The new FCC is getting a lot of help as it prepares to hand out $3.2 billion in Emergency Broadband Program (EBB) aid Congress appropriated as part of its COVID-19 relief package.
For its part, NCTA-the Internet & Television Association said that the money should be available to as wide a pool of consumers as possible by making sure that all providers have an equal shot at the money and by minimizing administrative and implementation "burdens."
One way that can happen, they said, is by essentially pre-approving the vast majority of NCTA members who took the FCC's Keep Americans Connected pledge via their own existing low-income programs or launching new ones.
NCTA argues that for the new EBB program, the FCC should grant, immediately upon filing, "automatic approval of an application for participation by a broadband provider with a pre-existing program" under the presumption that its verification process "qualifies as sufficient to avoid waste, fraud, and abuse," which the FCC can review under objective standards to make sure that is the case.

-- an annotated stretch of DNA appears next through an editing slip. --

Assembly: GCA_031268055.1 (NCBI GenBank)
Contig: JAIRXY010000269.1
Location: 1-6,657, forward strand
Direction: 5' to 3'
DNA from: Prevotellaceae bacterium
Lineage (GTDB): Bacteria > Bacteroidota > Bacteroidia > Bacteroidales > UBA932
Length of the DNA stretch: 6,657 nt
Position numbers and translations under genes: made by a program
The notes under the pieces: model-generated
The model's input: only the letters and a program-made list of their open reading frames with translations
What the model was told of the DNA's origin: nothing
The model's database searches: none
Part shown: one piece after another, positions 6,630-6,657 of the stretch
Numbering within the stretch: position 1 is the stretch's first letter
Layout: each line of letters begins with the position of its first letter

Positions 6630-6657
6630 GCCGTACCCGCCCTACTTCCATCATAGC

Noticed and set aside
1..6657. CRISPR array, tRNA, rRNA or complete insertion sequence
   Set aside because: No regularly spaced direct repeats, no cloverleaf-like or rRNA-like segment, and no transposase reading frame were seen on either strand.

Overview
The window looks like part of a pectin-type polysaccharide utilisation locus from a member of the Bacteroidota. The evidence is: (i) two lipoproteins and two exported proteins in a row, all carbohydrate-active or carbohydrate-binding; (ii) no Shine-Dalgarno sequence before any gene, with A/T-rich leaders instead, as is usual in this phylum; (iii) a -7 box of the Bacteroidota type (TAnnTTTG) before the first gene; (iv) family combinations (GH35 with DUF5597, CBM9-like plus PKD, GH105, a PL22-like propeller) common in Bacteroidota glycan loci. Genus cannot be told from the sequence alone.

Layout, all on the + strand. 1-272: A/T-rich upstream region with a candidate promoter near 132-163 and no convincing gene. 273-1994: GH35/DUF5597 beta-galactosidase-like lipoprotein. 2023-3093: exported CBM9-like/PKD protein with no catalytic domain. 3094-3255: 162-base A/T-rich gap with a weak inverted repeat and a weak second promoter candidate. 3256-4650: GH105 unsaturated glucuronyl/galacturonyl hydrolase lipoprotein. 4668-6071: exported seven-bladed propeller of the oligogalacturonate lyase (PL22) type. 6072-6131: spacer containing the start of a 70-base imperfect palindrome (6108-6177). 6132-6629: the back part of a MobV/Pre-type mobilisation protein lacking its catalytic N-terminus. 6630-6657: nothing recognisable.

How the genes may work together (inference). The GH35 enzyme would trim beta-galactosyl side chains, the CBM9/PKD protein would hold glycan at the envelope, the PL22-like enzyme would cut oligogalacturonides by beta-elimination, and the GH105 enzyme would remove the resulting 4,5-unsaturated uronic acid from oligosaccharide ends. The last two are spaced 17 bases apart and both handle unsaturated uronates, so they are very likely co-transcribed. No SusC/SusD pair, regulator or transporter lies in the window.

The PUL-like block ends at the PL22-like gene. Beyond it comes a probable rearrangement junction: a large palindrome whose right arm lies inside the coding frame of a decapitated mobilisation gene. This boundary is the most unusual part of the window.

ISPs without such programs should be deemed eligible for the funds if they have provided broadband service for at least two years.
NCTA also wants flexibility in determining how to make the broadband benefits available, which means more than just a baseline service and doesn't want the FCC to mandate any particular form of outreach.
And while NCTA generally supports the FCC proposed application process, it has a tweak. Rather than accept applications on a rolling basis as the FCC proposed, it wants the FCC to create a single submission window to make sure that eligible telecommunications carriers (ETCs) and non-ETCS have the same shot at the money. After that initial window, NCTA said, the FCC could consider further applications on a rolling basis.
To check out more of NCTA's comments, go here.
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